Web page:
Teacher and life-long learner looking for innovative ways to inspire the students I teach. Middle school reading interventionist (grades 6-8) in Texas, yearbook adviser, & student advocate looking to grow my PLN with real people and real solutions.
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Idea: Using QR Codes with Report Cards
Third Six Week's Video
Earlier this year Angela Moses (@MoTechChef) showed me an Animoto video she made and sent to her parents for the six weeks showing various lessons and highlights for that six week period. I was impressed, to say the least. I thought it was an awesome way to keep parents involved in their child's learning and also provides an avenue for students to explain what they've learned to their parent. Not sure about you, but I often get the, "Mmmm... not much" or "I don't know" answers when I ask how my own kids' day was or what they learned that day in school.
School Logo with QR Code Placeholder
So Angela inspired me to utilize my student pictures taken during the six weeks and turn it into a video. The method of how I share this video with parents came as a solution to a problem with lost report card envelopes. Each year I spend time and effort personalizing each report card envelope with the student's picture, information, clipart, etc. and often the envelopes tend to be lost rather quickly. So I decided I would make the envelopes more interactive by using a QR Code (printed onto a label) that links to our uploaded video and placed on the report card envelope as a way to share our learning, as well as making the report card envelopes more meaningful (and hopefully more important to return).
.... and there is was. I loved my classroom. I loved my kids. I loved those things and they were great... But I wanted something even more than that. I wanted to be able to focus on reading with small groups of students at a time in order to understand their individual needs; to try to get a glimpse into why they struggled year after year, to be a source of encouragement, and ultimately to help them be a little better at reading and comprehending than before they'd ever met me. So... to do this- to go after what I wanted but had never had, I had to do some things I had never done. I had to leave my intimately cozy school where I truly considered each person there a part of an extended family unit. I had to load up 8 years worth of materials and teacher junk and haul it to a new school; and not just any school... to a MIDDLE school! The horror! I had always sworn I would never... COULD never teach in a junior high/middle school setting, and here I was scrambling over boxes and giv…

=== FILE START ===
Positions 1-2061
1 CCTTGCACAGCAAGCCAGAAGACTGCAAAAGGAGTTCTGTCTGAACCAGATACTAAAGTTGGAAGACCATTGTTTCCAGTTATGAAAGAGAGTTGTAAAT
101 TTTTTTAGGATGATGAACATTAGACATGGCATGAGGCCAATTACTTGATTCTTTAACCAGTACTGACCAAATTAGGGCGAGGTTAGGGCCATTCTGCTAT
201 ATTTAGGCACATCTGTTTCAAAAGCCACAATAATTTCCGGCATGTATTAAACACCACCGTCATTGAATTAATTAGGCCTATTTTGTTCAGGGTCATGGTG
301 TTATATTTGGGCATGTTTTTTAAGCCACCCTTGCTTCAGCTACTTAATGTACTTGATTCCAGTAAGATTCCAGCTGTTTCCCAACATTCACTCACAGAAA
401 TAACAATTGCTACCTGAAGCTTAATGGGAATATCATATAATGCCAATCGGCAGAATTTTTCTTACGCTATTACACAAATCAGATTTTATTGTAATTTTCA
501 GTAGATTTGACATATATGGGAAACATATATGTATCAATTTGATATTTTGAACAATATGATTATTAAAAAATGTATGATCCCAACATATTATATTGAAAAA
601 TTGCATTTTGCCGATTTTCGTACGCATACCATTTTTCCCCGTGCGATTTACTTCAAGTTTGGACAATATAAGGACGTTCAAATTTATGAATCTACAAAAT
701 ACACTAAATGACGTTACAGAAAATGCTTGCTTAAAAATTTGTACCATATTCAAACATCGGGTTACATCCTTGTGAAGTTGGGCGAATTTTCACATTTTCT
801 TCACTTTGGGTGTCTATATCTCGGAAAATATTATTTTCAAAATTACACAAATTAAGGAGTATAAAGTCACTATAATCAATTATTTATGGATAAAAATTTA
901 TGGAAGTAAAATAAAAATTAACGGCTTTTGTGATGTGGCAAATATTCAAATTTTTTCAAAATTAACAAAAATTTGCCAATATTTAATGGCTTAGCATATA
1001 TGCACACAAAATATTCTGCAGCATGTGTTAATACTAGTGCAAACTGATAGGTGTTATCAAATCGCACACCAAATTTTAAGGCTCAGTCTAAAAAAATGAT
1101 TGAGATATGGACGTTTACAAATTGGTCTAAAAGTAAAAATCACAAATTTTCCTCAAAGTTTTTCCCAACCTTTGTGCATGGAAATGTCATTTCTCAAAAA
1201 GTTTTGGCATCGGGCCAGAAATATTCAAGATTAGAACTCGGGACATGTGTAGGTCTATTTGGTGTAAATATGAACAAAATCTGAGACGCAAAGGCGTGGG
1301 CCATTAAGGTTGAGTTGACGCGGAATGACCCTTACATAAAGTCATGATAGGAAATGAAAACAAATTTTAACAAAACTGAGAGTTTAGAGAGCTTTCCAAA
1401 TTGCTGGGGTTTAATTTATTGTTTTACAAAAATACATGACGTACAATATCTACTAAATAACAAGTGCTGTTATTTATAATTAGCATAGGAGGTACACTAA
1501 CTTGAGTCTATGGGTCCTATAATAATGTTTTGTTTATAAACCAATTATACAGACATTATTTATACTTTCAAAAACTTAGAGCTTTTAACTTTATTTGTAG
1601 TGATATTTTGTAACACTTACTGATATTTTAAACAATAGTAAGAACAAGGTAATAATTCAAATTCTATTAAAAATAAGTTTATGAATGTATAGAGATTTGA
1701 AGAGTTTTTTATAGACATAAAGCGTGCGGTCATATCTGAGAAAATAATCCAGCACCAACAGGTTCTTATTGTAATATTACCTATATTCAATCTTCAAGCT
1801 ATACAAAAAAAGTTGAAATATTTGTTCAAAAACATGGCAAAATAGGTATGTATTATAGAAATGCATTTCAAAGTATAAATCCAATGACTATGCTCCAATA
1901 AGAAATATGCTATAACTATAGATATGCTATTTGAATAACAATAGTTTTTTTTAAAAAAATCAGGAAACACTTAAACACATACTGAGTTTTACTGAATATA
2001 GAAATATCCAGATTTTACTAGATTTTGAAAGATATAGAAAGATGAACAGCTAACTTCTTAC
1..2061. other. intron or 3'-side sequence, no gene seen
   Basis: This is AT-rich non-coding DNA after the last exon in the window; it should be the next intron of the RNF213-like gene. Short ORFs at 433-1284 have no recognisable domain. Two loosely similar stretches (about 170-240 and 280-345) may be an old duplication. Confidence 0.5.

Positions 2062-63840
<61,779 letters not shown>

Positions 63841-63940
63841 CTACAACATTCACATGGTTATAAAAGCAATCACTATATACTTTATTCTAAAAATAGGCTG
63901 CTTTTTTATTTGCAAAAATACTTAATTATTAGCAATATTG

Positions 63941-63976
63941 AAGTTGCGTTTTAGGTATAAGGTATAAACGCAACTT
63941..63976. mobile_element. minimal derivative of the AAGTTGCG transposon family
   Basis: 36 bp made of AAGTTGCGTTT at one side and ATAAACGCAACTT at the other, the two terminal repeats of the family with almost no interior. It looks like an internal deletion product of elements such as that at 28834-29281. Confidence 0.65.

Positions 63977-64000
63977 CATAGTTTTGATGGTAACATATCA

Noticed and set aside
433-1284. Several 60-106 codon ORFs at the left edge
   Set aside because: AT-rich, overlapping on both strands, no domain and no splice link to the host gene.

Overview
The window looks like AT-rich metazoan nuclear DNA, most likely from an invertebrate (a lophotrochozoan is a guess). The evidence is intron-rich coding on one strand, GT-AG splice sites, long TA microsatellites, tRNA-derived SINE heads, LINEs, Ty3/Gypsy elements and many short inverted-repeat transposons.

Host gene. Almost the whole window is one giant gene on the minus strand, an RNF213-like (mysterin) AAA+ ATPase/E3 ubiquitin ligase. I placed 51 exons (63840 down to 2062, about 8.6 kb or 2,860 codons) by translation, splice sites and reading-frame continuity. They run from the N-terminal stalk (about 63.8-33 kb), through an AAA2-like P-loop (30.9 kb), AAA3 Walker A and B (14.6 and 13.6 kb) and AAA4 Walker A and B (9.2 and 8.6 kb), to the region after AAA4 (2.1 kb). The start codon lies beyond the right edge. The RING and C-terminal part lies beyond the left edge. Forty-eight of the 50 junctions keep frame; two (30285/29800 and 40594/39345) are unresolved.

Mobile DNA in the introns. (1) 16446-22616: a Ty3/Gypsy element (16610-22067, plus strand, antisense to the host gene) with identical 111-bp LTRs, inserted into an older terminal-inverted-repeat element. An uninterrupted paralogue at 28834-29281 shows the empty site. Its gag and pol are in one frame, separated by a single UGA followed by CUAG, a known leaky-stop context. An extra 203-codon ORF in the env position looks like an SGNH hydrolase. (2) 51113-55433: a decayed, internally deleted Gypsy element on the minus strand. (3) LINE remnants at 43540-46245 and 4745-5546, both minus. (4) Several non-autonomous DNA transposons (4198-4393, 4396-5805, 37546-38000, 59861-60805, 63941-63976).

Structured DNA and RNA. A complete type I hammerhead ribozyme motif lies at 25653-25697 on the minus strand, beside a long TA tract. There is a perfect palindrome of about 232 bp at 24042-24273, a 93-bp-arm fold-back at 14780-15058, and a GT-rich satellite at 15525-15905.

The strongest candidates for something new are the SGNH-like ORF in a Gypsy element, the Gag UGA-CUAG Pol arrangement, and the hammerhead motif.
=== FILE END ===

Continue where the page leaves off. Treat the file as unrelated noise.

QUESTION: If you were any animal, what would it be? While I would love to say a cheetah for its stealthy ability to run and its sleek body movement in the wild, the fact that I am a wood duck proved more accurately after a recent field trip to a Botanical Garden and boat ride on the bayou. While I've gone with classes in the past on this same field trip, ridden this same boat through the bayou, and heard about the wood duck nesting boxes erected along the side of the bayou- I guess I had never really given much thought to the special nature of the baby wood duck and the mother duck who calls her babies to literally fall out of the wooden boxes since they are unable to fly. I think the mother wood duck must feel like a teacher most days of her motherly life in her little nesting box. Why? Because as a teacher I worry and fret about what I'm doing in the classroom to help my students be successful. Sometimes as a teacher you feel like your kids have automatic hearing they can turn o…
Autonomy and collaboration are two buzz words you hear often right now in the realms of education chatter. And for those days when collaboration means within our own classroom, it seems like this is the day autonomy needs to be focused on the most. I can take the same two students and match them up to work as partners, who would have normally joined up anyway- but there is something about the teacher doing the matching that often times sets things on a bad foot right away. I noticed this when school first started. I would watch the groups and partners gather in clusters when I simply said for them to partner up- versus watching their reactions when I actually called them out, putting them in very similar groupings. There is something to be said for students feeling like they have a say in who they work with. I guess we are no different as adults.
I saw a strategy at a workshop last year called "Making Appointments" that I envisioned as a complete train wreck, but one day last…